Trump Said He Wanted to Win Iowa For Months, Not Place Second

PHOTO: Republican presidential candidate Donald Trump speaks with his wife Melania Trump by his side during a campaign event at the U.S. Cellular Convention Center, Feb. 1, 2016 in Cedar Rapids, Iowa. PlayJoshua Lott/Getty Images
WATCH 2016 Iowa Caucuses: GOP Winners and Losers

Donald Trump experienced something he is not used to last night –- he lost a competition.

“My life has been about victories,” Trump told a crowd in Fort Dodge, Iowa, last November. In a state Trump really wanted to win and said as much, last night was not the result the real estate mogul was banking on.

“I want to win in Iowa, I want to really win, I don’t want to come in second,” Trump said in Cedar Rapids last month. “Smart would be to say, I want to do well. That way if I come in second everyone is going to say you did well. I don’t want to do that. I want to win, right?”

Yet last night in accepting second place -– Trump appeared to set that plan aside.

“We finished second and I want to tell you something. I'm just honored, I'm really honored,” the billionaire told his supporters who gathered after caucusing.

On Twitter this morning, Trump called his experience in Iowa “wonderful” but also felt he wasn’t being "given any credit by the voters for self-funding my campaign, the only one. I will keep doing, but not worth it!"

Despite the Iowa result, Trump is not slowing down, making multiple stops in New Hampshire this week, and will accept the endorsement of former Massachusetts Sen. Scott Brown later tonight. A source within the campaign says that more endorsements will be coming over the next several days.

On the campaign trail, Trump has said if he doesn’t win the White House, the entire journey has been a waste.

“If I don’t win I would never have done it again," he said. "I would wish I did not waste my time, because to me it would have been a big, fat, beautiful waste of time, and I really mean that,” he said in a press conference just before the New Year.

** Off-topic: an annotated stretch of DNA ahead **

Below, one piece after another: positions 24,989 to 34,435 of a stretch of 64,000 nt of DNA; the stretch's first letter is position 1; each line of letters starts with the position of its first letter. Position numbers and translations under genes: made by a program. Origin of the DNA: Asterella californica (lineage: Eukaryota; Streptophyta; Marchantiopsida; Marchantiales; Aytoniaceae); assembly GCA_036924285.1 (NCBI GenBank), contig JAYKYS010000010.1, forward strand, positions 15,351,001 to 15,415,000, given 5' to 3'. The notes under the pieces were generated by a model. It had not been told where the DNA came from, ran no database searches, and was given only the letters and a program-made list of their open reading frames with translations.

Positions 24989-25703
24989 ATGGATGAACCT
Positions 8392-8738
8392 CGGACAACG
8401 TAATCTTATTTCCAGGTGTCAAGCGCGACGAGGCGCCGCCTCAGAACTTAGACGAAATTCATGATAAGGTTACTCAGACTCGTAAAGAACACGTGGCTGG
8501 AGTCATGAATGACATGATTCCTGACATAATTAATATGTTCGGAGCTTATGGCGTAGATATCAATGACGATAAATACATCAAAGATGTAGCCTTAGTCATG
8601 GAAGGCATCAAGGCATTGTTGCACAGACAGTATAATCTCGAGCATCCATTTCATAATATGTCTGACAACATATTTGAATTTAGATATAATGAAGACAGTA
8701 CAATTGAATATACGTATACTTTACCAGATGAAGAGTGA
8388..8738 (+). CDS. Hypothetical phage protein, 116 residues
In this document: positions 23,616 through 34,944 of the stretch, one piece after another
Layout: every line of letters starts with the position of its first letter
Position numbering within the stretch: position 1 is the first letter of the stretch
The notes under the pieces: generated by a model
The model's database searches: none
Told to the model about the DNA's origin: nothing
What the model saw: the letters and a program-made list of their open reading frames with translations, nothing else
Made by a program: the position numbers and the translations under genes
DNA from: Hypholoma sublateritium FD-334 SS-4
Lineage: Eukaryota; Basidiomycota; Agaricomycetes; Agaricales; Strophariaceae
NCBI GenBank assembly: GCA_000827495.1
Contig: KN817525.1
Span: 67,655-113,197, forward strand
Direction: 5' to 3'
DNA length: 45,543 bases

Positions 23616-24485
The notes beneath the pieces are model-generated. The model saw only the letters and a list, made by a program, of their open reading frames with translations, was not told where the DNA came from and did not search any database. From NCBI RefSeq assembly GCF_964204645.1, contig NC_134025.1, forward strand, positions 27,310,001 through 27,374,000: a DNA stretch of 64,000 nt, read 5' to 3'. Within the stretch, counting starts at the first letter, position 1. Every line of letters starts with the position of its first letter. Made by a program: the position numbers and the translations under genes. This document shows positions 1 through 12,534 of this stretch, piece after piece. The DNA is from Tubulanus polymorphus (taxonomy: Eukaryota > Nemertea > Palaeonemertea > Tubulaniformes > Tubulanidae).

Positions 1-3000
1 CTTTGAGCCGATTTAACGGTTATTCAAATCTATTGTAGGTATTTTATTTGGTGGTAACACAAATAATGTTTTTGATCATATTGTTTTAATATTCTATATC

From the beginning, it seemed Trump was coming to win in the Hawkeye state. He hired a tested state director in Chuck Laudner, with two caucus victories under his belt with Gov. Mike Huckabee in 2008, and Sen Rick Santorum in 2012.

“Everybody wanted Chuck,” Trump said back in June, right around the time his presidential bid kicked off. He also brought in a familiar face to viewers of his hit NBC show “The Apprentice” in state co-chair Tana Goertz, who opened just about all of Trump’s rallies in Iowa telling the crowd to “buckle up” and “climb aboard the Trump train” along with educating voters on where to go to find their caucus locations.

At a campaign rally last month in Winterset, Iowa, Trump was again touting hiring Laudner.

"Well I think I feel very good about my ground game, we have a great group of people. Where's Chuck? Chuck, come here Chuck,” Trump said, calling Laudner over to the podium asking him to answer a reporter’s question about how he saw the race playing out.

“If he doesn't do good -- Chuck you’re fired,” Trump said laughing at the time.

"I feel fantastic about the ground game,” Laudner said then. “We feel really good about our chances, we feel really good about our reach and I think you’re going to have a surprise on caucus night.”

The surprise for Trump –- accepting second, not first place.